These questions were developed by people receiving assistance.
The answers to these questions will fit most , but not all situations.
Rules sometimes change and every welfare situation is different. If you want to
find out about your own specific case, talk to your case worker or one of the
organizations listed in Section IV.
Q: How do I apply for assistance?
||There are several
basic steps to applying for assistance.
STEP 1: Call, write or go to the nearest EIA or Municipal
Assistance office. Tell the worker that you wish to apply for assistance (a
list of EIA offices in Manitoba is included in Section IV).
STEP 2: The worker will ask you questions about yourself and
your financial situation. This information will be put on an Application Form.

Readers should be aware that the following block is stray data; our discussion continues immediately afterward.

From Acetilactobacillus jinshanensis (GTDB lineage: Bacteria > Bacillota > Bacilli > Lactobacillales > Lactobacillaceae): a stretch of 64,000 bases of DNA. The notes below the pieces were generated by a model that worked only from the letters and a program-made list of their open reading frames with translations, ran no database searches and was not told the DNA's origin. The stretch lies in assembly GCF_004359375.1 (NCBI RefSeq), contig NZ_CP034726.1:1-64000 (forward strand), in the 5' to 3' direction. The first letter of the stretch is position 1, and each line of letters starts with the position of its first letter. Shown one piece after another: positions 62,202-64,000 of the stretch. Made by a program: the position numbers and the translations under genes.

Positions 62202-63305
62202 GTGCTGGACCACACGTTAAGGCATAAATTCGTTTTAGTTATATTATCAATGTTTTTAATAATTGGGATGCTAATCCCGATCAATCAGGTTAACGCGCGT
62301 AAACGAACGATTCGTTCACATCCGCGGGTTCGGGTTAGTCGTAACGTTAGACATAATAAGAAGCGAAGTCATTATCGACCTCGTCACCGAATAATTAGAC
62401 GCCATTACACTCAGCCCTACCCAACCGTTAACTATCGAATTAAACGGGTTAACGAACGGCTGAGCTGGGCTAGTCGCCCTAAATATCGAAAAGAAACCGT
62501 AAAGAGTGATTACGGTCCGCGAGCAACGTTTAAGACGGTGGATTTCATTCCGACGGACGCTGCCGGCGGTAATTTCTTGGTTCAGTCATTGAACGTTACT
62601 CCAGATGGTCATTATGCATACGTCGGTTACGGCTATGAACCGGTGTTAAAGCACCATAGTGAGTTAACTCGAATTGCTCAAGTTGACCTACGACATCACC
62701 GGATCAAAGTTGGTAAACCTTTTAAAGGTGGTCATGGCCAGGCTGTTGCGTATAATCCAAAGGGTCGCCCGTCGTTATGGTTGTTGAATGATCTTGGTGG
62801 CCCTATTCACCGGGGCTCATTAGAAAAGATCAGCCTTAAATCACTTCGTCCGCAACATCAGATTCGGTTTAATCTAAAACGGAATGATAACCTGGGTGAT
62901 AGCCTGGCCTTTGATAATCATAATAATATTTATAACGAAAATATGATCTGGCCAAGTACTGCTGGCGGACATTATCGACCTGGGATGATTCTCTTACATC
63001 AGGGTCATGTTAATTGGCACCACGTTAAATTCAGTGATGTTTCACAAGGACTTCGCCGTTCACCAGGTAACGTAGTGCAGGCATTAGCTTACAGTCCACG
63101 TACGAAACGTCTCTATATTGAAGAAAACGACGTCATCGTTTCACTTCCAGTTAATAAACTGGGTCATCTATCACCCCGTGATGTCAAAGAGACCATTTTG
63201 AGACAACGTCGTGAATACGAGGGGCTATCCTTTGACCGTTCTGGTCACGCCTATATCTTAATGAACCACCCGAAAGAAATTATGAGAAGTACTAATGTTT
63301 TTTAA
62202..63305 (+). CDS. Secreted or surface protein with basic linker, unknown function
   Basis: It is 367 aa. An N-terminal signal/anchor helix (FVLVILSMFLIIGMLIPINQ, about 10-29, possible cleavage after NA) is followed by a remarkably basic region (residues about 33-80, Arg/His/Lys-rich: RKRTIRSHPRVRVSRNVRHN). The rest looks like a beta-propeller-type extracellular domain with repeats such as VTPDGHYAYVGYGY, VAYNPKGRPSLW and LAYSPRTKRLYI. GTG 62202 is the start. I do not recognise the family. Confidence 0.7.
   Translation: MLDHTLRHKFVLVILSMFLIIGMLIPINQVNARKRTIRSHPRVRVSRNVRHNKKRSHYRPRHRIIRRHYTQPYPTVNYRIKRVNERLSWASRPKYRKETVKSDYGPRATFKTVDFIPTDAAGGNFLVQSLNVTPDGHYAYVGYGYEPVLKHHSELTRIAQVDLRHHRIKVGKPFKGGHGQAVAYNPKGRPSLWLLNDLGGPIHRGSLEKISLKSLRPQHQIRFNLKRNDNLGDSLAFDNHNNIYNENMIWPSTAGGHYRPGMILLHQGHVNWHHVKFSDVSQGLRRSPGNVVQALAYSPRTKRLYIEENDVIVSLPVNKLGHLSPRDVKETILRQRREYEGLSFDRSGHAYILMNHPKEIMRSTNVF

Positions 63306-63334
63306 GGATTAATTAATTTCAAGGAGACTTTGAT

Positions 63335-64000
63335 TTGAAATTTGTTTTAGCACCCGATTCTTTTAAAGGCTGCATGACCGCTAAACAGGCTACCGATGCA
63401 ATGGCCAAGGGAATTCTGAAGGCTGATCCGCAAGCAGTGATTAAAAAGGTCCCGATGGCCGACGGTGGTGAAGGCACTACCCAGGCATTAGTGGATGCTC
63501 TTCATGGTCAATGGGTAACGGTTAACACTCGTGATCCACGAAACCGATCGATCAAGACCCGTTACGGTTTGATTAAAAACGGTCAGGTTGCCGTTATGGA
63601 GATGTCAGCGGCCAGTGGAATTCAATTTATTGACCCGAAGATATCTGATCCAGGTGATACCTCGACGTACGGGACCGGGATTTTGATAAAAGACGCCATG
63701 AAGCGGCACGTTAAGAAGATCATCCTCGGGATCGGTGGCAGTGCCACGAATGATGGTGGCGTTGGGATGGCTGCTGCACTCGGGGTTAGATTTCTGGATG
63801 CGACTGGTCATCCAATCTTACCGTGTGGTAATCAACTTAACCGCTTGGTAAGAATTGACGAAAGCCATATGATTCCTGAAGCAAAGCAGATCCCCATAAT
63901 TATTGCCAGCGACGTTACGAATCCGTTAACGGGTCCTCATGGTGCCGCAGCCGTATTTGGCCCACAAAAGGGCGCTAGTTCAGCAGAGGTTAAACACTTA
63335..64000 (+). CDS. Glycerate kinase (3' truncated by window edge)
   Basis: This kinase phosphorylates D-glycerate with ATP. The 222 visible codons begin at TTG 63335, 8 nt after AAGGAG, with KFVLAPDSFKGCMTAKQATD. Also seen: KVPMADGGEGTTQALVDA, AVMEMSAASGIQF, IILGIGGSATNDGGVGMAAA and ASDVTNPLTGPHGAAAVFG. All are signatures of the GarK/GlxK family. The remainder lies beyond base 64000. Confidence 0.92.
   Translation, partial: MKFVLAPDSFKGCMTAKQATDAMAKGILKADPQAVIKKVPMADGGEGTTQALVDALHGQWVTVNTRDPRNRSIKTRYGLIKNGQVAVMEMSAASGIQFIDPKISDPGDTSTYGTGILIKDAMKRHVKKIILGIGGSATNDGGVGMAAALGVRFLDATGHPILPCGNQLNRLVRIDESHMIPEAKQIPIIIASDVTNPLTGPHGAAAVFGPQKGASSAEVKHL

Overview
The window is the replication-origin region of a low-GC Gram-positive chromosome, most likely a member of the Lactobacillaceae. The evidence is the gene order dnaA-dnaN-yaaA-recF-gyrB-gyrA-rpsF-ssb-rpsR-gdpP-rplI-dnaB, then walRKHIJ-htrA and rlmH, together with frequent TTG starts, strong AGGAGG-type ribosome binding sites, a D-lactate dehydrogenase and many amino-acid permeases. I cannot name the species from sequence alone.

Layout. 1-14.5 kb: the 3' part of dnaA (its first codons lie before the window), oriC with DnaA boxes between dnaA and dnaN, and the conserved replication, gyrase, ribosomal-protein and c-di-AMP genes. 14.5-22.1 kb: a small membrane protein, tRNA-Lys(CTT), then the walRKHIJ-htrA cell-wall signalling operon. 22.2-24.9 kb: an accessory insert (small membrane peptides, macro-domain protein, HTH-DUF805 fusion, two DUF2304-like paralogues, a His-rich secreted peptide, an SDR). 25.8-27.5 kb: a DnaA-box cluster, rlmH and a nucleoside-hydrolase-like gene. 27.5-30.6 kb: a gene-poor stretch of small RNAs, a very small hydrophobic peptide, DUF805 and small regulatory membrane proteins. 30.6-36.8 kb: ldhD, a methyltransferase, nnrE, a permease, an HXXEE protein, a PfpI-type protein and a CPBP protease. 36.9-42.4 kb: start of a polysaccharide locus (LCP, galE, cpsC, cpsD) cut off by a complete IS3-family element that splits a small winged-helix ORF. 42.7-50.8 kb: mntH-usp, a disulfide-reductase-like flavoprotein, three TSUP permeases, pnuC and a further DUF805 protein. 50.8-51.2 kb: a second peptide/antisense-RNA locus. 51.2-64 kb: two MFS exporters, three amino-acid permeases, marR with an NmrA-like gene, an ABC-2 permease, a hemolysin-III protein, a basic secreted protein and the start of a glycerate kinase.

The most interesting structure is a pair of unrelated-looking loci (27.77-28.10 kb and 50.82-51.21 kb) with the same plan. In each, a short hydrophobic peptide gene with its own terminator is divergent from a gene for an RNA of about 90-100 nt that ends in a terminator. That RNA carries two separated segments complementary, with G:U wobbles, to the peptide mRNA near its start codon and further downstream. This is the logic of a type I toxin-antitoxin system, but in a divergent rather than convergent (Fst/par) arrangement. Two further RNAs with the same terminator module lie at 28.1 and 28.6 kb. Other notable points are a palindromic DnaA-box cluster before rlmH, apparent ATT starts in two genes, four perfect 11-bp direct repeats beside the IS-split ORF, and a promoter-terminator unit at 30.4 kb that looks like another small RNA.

You will be asked to show some I.D (identification) and any other documents
that show your financial situation.
STEP 3: You will then be asked to read and sign the Application
Form. If you are married or living common law, your partner may have to cosign
the Application Form. You will be asked to give the worker permission to
confirm the information you have provided.
|Note: The Application Form for assistance is a legal
document. It is very important that you look over the form before you sign it.
If some information is incorrect, ask the worker to change it. If there is
anything you do not understand, ask him or her to explain it before you
STEP 4: Your worker will now review your Application Form. He or
she will decide if you are eligible to receive assistance.
STEP 5: If you are required to look for work, you may be asked